Dixon continues to develop this connection between economics and cultural logics of conformity in Chapter One, titled 'Freedom From Choice'. He begins by stating that Hollywood and cinemas in other parts of the world once existed on an equal footing, as far as getting wide theatrical distribution. Citing a variety of cinematic examples from the last fifty years, Dixon explains that numerous international films of distinctive quality achieved distribution and critical success within the United States. However, as a result of the decline of art house and repertory theaters, this phenomenon has now been almost entirely eliminated. Saturation booking practices also contribute strongly to the decline in cinematic diversity, and Dixon provides a history of the practice, leading up to the present situation of saturation booking on a *global* scale, where blockbuster films might open on 7000 screens at the same time all over the world.


This phenomenon is only one effect of the 'hyperconglomerization' of media production, which Dixon cites as a primary culprit in the elimination of media diversity. Another facet of this development is the regular use of market research analysis. Dixon discusses the example of the Girls Intelligence Agency, which seeks the opinions of females between the ages of 6 and 20 in order to exploit the desires of this market (33). This dynamic produces films that relinquish personal vision and originality in lieu of commercial success by design. As Dixon states, 'the corporate culture knows no boundaries -- and values no allegiances --  focusing solely on the bottom line' (36). Perhaps the strongest element of this argument comes about within Dixon's discussion of the changes in copyright law and practices. As laws are being passed which greatly extend the duration of copyrights, corporations have been empowered to hold on to properties almost indefinitely. This eliminates the possibility of alternative interpretations of works that were bound for public domain. Even worse, corporations often do not release a great number of their copyrighted titles, effectively eliminating them from culture.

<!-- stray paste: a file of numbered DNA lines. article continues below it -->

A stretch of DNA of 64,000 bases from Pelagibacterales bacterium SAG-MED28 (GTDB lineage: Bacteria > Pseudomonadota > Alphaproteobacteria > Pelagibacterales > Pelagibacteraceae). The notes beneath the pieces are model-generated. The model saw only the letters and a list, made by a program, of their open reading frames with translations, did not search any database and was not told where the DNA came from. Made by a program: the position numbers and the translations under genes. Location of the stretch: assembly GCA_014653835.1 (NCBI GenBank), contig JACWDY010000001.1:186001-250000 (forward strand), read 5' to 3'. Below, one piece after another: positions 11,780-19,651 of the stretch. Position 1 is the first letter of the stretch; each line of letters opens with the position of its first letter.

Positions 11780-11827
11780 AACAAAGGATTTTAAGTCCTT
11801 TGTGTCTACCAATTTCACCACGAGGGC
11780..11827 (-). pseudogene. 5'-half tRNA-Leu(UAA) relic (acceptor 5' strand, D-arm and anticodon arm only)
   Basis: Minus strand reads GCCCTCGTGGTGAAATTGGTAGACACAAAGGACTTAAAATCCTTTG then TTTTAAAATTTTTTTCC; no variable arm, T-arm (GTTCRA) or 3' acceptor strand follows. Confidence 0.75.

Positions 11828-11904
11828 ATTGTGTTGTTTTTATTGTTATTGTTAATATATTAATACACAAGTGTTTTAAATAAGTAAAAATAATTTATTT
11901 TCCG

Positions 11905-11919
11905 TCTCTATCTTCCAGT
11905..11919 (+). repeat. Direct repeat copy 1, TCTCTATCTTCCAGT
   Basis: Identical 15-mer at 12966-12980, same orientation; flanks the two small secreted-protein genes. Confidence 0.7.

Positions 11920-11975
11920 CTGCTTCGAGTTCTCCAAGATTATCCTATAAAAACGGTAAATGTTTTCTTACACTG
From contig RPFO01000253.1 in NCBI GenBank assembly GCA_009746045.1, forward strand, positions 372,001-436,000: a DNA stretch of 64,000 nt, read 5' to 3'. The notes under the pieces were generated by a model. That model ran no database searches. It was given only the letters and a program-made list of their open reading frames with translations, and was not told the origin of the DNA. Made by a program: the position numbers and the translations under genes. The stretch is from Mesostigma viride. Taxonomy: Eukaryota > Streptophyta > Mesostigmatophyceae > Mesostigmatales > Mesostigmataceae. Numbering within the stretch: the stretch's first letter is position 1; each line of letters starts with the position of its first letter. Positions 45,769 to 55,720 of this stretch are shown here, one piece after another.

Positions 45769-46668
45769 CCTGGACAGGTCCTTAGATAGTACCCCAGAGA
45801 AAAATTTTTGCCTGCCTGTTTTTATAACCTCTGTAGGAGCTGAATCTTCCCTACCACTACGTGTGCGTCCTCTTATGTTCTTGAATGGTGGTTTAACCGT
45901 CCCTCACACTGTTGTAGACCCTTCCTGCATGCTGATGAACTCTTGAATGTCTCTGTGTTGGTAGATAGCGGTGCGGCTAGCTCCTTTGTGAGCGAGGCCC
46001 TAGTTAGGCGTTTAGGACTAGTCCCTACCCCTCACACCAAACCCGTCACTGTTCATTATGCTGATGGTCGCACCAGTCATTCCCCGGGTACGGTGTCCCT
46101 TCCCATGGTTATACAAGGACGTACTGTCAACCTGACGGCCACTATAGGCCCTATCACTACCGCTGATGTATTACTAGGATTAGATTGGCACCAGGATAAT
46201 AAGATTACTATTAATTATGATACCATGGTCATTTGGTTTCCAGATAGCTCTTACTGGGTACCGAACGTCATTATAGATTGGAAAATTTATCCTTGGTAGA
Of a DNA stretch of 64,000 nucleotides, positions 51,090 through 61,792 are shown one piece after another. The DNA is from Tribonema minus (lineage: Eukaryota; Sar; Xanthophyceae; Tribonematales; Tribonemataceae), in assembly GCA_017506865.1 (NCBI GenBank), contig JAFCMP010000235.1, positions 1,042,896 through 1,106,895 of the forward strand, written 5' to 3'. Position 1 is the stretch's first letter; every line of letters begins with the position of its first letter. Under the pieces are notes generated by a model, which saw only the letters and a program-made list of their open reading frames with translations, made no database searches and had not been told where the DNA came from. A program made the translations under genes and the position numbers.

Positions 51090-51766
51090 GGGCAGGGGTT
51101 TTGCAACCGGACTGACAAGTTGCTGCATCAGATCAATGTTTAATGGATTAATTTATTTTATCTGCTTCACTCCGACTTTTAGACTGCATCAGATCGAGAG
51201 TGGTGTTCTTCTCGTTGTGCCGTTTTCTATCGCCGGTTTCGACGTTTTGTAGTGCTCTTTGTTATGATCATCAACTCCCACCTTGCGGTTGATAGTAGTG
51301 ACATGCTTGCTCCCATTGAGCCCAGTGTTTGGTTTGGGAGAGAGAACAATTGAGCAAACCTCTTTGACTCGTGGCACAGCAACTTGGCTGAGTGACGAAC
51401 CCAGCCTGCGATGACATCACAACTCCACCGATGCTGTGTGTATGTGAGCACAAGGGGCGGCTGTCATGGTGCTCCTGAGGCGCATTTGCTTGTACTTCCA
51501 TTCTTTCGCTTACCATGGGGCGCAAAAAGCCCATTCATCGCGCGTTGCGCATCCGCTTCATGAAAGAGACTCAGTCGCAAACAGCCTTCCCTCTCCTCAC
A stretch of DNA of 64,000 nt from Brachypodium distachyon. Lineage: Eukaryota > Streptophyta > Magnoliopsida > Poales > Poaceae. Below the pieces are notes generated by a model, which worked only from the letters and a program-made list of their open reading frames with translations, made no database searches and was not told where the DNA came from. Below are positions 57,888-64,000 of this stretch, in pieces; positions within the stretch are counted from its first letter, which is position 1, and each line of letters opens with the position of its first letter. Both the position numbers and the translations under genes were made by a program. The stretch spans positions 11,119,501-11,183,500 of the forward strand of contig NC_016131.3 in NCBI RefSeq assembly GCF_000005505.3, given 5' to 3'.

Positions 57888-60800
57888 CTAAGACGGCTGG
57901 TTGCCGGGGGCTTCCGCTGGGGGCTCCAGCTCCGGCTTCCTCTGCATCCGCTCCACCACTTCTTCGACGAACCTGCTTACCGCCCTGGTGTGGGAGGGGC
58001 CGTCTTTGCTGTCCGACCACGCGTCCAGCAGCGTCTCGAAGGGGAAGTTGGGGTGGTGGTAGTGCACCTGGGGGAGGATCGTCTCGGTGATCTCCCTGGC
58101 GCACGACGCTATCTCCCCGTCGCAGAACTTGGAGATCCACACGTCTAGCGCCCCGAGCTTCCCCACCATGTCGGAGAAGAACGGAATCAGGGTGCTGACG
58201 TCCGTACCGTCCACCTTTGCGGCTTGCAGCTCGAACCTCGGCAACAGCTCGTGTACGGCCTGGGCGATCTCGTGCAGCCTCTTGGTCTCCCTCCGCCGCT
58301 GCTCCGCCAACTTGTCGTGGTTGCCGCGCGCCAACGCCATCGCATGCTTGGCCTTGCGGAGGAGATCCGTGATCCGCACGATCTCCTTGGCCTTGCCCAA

Dixon does examine some alternatives within this consolidation of cultural texts. Numerous industrial and educational films from the past, which offer poignant insights into culture, have fallen into public domain. In fact, as Dixon notes, many distributors have sprung up that specialize in public domain films, thus keeping these texts circulating against the colossal tide of corporate entertainment. Additionally, Dixon briefly considers the work of found footage filmmakers, such as Craig Baldwin, who use popular texts in subversive ways. However, Dixon qualifies the potential impact of these alternatives, as he closes the chapter with a comparison of the reality television programs _An American Family_ (1973) and _The Osbournes_ (2002), as two ends of a creative spectrum. He concludes by situating _The Osbournes_ as just one more example of the move toward product promotion and commercialization in popular media.